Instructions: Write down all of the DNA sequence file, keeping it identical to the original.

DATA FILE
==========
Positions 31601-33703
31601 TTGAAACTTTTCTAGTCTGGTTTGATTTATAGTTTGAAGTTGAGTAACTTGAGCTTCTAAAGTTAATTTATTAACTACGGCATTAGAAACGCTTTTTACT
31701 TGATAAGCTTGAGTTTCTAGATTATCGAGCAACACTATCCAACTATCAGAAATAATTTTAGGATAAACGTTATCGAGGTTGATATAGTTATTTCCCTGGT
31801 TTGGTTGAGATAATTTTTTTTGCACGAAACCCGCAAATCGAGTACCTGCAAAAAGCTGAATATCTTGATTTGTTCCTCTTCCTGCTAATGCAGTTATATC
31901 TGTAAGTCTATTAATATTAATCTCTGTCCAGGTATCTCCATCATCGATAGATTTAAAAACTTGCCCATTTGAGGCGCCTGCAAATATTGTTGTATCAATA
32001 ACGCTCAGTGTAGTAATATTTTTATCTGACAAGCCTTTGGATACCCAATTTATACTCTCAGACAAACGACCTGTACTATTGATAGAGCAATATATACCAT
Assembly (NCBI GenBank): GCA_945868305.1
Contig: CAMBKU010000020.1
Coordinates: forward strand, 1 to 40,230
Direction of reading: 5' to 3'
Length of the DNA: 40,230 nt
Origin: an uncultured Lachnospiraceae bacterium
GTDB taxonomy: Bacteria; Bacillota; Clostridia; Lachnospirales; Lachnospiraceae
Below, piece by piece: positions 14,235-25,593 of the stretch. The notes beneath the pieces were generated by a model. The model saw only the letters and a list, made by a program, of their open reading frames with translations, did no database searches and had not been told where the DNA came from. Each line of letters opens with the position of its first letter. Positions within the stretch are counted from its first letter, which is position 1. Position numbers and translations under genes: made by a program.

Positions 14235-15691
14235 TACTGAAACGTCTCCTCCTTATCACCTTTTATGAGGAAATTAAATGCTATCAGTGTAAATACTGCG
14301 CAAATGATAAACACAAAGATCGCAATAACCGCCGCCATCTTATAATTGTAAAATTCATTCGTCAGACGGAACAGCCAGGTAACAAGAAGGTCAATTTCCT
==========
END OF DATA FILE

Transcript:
Positions 31601-33703
31601 TTGAAACTTTTCTAGTCTGGTTTGATTTATAGTTTGAAGTTGAGTAACTTGAGCTTCTAAAGTTAATTTATTAACTACGGCATTAGAAACGCTTTTTACT
31701 TGATAAGCTTGAGTTTCTAGATTATCGAGCAACACTATCCAACTATCAGAAATAATTTTAGGATAAACGTTATCGAGGTTGATATAGTTATTTCCCTGGT
31801 TTGGTTGAGATAATTTTTTTTGCACGAAACCCGCAAATCGAGTACCTGCAAAAAGCTGAATATCTTGATTTGTTCCTCTTCCTGCTAATGCAGTTATATC
31901 TGTAAGTCTATTAATATTAATCTCTGTCCAGGTATCTCCATCATCGATAGATTTAAAAACTTGCCCATTTGAGGCGCCTGCAAATATTGTTGTATCAATA
32001 ACGCTCAGTGTAGTAATATTTTTATCTGACAAGCCTTTGGATACCCAATTTATACTCTCAGACAAACGACCTGTACTATTGATAGAGCAATATATACCAT
Assembly (NCBI GenBank): GCA_945868305.1
Contig: CAMBKU010000020.1
Coordinates: forward strand, 1 to 40,230
Direction of reading: 5' to 3'
Length of the DNA: 40,230 nt
Origin: an uncultured Lachnospiraceae bacterium
GTDB taxonomy: Bacteria; Bacillota; Clostridia; Lachnospirales; Lachnospiraceae
Below, piece by piece: positions 14,235-25,593 of the stretch. The notes beneath the pieces were generated by a model. The model saw only the letters and a list, made by a program, of their open reading frames with translations, did no database searches and had not been told where the DNA came from. Each line of letters opens with the position of its first letter. Positions within the stretch are counted from its first letter, which is position 1. Position numbers and translations under genes: made by a program.

Positions 14235-15691
14235 TACTGAAACGTCTCCTCCTTATCACCTTTTATGAGGAAATTAAATGCTATCAGTGTAAATACTGCG
14301 CAAATGATAAACACAAAGATCGCAATAACCGCCGCCATCTTATAATTGTAAAATTCATTCGTCAGACGGAACAGCCAGGTAACAAGAAGGTCAATTTCCT